"Look up, and lift up your heads, because your redemption is at hand (Luke 21:28)."
This time of Advent is a time for hope. These great horizons of our Christian vocation, this unity of life built on the presence of God our Father, can and ought to be a daily reality."
-St. Josemaria Escriva, Life is Passing By
Our family loves traditions, and never more so than those we experience together throughout the Advent and Christmas season. Just a few days ago, I sat down to make my annual Advent checklist, which looked exactly like this (minus the cute paper and perfect handwriting, add coffee stains and purple marker scribbles, compliments of Jophis):
Over the past fifteen years, the Jesse Tree, Advent wreath, family book basket, Feast of St. Nicholas, and prayers around the nativity traditions have been a wonderful way for us to nurture a deeper faith in our children.
In an effort to preserve this sacred time, and to truly give meaning to the season of Advent, it is our hope that our children will not just know, but understand and live Advent for that which it is meant to be - a season of preparation.
The challenge is becoming greater, now that we have teens in the house.
Every year I hear Christians chatting about how secularized Christmas has become, and how the season of Advent seems almost to have been forgotten. We shake our heads, throw up our hands and wonder if it's worth all the effort to keep Christ in Christmas.
I admit, that I feel quite alone the day after Christmas when everyone else is taking down their decorations and lights. What seems to be the end of the celebration is just the beginning for us. We take that Twelve Days of Christmas song seriously!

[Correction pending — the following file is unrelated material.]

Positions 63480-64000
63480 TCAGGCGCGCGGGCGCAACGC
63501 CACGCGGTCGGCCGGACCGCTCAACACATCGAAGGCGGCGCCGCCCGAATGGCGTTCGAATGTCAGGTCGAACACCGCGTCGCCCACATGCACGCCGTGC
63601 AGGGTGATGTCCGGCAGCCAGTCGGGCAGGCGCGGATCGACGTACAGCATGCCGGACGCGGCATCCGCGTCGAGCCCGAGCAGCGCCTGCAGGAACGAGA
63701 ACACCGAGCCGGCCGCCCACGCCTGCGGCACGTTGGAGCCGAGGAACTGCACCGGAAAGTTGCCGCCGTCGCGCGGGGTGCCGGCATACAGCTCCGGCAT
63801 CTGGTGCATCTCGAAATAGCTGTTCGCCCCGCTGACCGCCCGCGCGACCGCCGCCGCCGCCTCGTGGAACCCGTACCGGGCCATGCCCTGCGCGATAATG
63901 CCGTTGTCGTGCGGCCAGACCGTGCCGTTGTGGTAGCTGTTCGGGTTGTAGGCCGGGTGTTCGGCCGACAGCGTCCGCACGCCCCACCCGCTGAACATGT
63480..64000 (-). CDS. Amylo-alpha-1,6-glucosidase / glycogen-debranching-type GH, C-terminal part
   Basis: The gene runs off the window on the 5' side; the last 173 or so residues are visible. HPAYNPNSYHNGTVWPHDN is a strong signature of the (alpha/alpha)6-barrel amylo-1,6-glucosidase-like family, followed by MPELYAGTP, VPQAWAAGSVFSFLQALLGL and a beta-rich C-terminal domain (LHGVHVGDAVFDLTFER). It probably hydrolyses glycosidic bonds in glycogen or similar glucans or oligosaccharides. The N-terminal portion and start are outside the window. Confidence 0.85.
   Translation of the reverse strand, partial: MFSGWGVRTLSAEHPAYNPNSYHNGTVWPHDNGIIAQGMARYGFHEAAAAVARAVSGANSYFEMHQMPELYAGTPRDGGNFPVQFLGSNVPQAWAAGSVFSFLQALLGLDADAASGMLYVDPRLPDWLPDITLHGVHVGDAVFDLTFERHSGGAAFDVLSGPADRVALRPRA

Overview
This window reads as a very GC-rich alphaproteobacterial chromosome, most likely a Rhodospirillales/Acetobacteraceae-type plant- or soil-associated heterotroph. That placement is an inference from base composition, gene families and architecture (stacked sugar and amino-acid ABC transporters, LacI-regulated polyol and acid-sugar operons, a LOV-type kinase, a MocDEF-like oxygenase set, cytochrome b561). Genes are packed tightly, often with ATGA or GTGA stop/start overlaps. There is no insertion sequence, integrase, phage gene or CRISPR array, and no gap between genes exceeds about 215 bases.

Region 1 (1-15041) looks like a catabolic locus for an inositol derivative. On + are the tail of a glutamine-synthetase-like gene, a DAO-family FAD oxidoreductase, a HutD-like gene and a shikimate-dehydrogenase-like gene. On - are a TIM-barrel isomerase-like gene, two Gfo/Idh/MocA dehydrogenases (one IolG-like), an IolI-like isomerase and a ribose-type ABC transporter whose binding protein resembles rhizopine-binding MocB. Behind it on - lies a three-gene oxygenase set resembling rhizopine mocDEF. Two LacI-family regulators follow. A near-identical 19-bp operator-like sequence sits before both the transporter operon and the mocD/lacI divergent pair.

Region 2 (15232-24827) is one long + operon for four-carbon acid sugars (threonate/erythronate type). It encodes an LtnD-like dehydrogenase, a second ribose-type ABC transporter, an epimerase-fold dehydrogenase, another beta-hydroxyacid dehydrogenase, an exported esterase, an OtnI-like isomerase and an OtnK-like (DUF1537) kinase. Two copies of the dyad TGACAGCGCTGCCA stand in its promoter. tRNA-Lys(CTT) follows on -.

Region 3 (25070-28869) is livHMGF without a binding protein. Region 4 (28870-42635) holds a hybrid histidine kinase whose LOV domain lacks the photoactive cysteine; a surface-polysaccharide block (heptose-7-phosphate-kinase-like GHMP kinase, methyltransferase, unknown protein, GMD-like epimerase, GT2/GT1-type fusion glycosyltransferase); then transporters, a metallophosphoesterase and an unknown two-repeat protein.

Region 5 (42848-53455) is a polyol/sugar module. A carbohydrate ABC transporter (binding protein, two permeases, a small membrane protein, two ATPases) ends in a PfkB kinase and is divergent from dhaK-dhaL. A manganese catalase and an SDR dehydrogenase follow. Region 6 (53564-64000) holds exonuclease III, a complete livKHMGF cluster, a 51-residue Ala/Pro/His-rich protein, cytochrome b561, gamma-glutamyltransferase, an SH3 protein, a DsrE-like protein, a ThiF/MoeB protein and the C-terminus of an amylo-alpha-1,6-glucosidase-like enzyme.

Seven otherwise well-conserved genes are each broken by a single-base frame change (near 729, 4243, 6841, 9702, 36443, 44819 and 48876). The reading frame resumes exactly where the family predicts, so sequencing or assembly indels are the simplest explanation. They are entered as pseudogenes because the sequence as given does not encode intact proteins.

While I'm convinced that those of us who long to live the seasons of Advent and Christmas to the fullest are not going to change society's perspective toward the true meaning of the holidays, we can have a strong and lasting influence within our own families, and pray that they will pass the truths and traditions we teach them on to their own families one day.
Maintaining the magical spirit of the season is simple with little ones, but for our older children, Steve and I have realized that there is a time of transition where they move from a simplistic experience of Christ's coming into a more sincere and efficacious one.
Steve reading from The Holy Mass after Sunday brunch.
1. Advent is a Time of PreparationWe remind them that Advent (like Lent) is a time of fast and abstinence meant to prepare our souls for the reception our Lord. What a great challenge this is, when typically the days leading up to Christmas are filled with abundant opportunities to indulge! Fasting, however, can come in forms other than giving up food. The fruit of the sacrifice, whatever form it may be, is an increased hunger and longing for our Lord, as well as a humility that recognizes a real need for Him.